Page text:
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Have come across this so many times and am not sure why so it got me curious. Some classes work before they are declared and others don't;

Example 1

$test = new TestClass(); // top of class
class TestClass {
    function __construct() {
        var_dump(__METHOD__);
    }
}

Output

 string 'TestClass::__construct' (length=22)

Example 2

When a class extends another class or implements any interface

$test = new TestClass(); // top of class
class TestClass implements JsonSerializable {

    function __construct() {
        var_dump(__METHOD__);
    }

    public function jsonSerialize() {
        return json_encode(rand(1, 10));
    }
}

Output

Fatal error: Class 'TestClass' not found 

Example 3

Let's try the same class above but change the position

class TestClass implements JsonSerializable {

    function __construct() {
        var_dump(__METHOD__);
    }

    public function jsonSerialize() {
        return json_encode(rand(1, 10));
    }
}

$test = new TestClass(); // move this from top to bottom 

Output

 string 'TestClass::__construct' (length=22)

Example 4 ( I also tested with class_exists )

var_dump(class_exists("TestClass")); //true
class TestClass {

    function __construct() {
        var_dump(__METHOD__);
    }

    public function jsonSerialize() {
        return null;
    }
}

var_dump(class_exists("TestClass")); //true

as soon as it implements JsonSerializable ( Or any other)

var_dump(class_exists("TestClass")); //false
class TestClass implements JsonSerializable {

    function __construct() {
        var_dump(__METHOD__);
    }

    public function jsonSerialize() {
        return null;
    }
}

var_dump(class_exists("TestClass")); //true

Also Checked Opcodes without JsonSerializable

line     # *  op                           fetch          ext  return  operands
---------------------------------------------------------------------------------
   3     0  >   SEND_VAL                                                 'TestClass'
         1      DO_FCALL                                      1  $0      'class_exists'
         2      SEND_VAR_NO_REF                               6          $0
         3      DO_FCALL                                      1          'var_dump'
   4     4      NOP                                                      
  14     5    > RETURN                                                   1

Also Checked Opcodes with JsonSerializable

line     # *  op                           fetch          ext  return  operands
---------------------------------------------------------------------------------
   3     0  >   SEND_VAL                                                 'TestClass'
         1      DO_FCALL                                      1  $0      'class_exists'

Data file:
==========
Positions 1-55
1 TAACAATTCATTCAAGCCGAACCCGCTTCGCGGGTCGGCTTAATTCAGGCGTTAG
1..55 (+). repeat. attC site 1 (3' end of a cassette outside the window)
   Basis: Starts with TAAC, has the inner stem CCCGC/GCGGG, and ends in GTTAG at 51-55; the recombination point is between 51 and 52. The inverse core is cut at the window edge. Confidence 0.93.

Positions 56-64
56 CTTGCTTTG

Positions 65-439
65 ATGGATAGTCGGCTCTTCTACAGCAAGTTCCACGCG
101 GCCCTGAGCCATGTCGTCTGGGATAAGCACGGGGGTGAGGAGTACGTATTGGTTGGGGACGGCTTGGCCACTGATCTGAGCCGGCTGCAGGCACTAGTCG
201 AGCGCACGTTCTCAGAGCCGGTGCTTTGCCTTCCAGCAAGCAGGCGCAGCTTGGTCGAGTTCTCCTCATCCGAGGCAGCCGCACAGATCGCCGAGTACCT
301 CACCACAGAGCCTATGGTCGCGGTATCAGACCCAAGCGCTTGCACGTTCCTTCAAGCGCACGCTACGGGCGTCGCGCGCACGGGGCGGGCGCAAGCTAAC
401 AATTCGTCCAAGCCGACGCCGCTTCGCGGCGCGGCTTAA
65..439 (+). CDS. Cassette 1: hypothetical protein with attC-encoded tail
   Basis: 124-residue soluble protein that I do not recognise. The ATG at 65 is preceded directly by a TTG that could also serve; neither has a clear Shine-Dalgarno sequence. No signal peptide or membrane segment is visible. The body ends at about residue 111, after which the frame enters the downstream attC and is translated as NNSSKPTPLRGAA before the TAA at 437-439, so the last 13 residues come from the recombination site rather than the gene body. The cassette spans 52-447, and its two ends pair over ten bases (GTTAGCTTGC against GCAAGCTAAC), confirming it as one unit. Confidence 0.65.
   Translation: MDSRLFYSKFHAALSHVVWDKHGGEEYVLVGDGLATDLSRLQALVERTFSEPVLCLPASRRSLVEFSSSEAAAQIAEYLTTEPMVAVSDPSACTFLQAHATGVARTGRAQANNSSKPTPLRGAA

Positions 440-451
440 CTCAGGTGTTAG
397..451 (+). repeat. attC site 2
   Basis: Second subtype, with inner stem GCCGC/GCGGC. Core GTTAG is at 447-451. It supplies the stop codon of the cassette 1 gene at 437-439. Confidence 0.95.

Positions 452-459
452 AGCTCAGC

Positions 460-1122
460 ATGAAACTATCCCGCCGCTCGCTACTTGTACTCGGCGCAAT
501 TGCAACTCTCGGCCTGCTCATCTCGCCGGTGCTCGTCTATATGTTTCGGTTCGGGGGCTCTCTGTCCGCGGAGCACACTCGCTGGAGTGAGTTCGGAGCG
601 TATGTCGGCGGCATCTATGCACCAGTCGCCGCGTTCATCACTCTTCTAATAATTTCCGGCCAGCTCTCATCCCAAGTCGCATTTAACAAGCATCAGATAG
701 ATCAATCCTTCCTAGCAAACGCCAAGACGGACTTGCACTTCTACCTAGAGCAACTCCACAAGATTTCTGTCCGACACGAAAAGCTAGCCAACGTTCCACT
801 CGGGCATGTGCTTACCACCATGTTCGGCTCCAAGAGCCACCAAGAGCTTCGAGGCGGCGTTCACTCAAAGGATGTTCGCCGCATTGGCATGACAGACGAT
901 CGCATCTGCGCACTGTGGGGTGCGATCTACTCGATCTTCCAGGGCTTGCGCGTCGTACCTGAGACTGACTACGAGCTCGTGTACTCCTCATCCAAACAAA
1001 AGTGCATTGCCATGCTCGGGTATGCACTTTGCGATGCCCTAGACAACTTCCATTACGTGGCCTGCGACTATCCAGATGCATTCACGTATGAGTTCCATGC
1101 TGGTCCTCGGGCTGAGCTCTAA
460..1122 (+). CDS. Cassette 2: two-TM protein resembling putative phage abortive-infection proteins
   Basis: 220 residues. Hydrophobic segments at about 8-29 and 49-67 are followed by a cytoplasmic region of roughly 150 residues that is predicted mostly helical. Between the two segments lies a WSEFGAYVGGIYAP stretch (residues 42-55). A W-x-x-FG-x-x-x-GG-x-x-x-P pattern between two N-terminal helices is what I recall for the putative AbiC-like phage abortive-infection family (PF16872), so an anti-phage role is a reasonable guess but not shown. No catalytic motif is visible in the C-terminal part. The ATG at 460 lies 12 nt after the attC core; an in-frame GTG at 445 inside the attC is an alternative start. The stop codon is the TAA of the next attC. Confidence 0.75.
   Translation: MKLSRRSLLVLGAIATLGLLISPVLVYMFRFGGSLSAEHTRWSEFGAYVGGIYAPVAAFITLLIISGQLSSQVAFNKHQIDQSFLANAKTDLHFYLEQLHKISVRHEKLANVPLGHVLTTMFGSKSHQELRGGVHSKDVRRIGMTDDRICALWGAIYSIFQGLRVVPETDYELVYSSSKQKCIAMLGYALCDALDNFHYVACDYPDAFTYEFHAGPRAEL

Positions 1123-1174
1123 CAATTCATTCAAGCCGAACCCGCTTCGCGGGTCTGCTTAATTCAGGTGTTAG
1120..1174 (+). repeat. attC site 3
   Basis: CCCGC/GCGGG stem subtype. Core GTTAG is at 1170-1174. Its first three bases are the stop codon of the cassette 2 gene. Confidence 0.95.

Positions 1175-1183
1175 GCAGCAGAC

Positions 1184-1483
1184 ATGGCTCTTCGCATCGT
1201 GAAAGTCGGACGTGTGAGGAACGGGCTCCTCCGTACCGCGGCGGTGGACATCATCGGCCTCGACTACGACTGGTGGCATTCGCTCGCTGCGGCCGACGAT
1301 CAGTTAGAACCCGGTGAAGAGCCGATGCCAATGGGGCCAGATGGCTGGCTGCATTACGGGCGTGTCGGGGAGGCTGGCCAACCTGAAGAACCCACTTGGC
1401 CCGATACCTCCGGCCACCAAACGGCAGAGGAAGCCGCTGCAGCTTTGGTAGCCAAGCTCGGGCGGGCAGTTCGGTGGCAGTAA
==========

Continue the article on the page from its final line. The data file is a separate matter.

2      SEND_VAR_NO_REF                               6          $0
         3      DO_FCALL                                      1          'var_dump'
   4     4      ZEND_DECLARE_CLASS                               $2      '%00testclass%2Fin%2FaDRGC0x7f563932f041', 'testclass'
         5      ZEND_ADD_INTERFACE                                       $2, 'JsonSerializable'
  13     6      ZEND_VERIFY_ABSTRACT_CLASS                               $2
  14     7    > RETURN                                                   1

Question

  • I know Example 3 worked because the class was declared before its initiated but why would Example 1 work in the first place ?
  • How does this entire process of extending or interface work in PHP to make one valid and the other invalid?
  • What Exactly is happening in Example 4?
  • Opcodes was supposed to make things clear but just made it more complex because class_exists was called before TestClass but the reverse is the case.
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2  
I also wondered about that in the past, I know this from Iterator and friends. – hakre Mar 29 '13 at 22:15
    
Is this different if the implemented class is also present in the same file? Maybe this has to do with php's way of finding a referenced class. (Looking in file, maybe even accessing an _autoload(), and lastly looking in the native code for the class) – nl-x Apr 4 '13 at 22:01
1  
Its the same issue even when a class is included ... – Baba Apr 4 '13 at 22:24
1  
1) it's unconditional, 2) an interface must be declared before being used, 3) is conditional upon JsonSerializeable, see 2), 4) DO_FCALL requires a SEND_VAL to actually function, consider any function call in any language: function(one, two, three), one, two and three must have a value before function() can take place. – Joe Watkins Apr 5 '13 at 11:21

I can not find a write up on PHP class definitions; however, I imagine it is precisely the same as the User-defined functions which your experiments indicate.

Functions need not be defined before they are referenced, except when a function is conditionally defined as shown in the two examples below. When a function is defined in a conditional manner; its definition must be processed prior to being called.

<?php

$makefoo = true;

/* We can't call foo() from here 
   since it doesn't exist yet,
   but we can call bar() */

bar();

if ($makefoo) {
  function foo()
  {
    echo "I don't exist until program execution reaches me.\n";
  }
}

/* Now we can safely call foo()
   since $makefoo evaluated to true */

if ($makefoo) foo();

function bar() 
{
  echo "I exist immediately upon program start.\n";
}

?>

This is true for classes as well:

  • Example 1 works because the class is not conditional on anything else.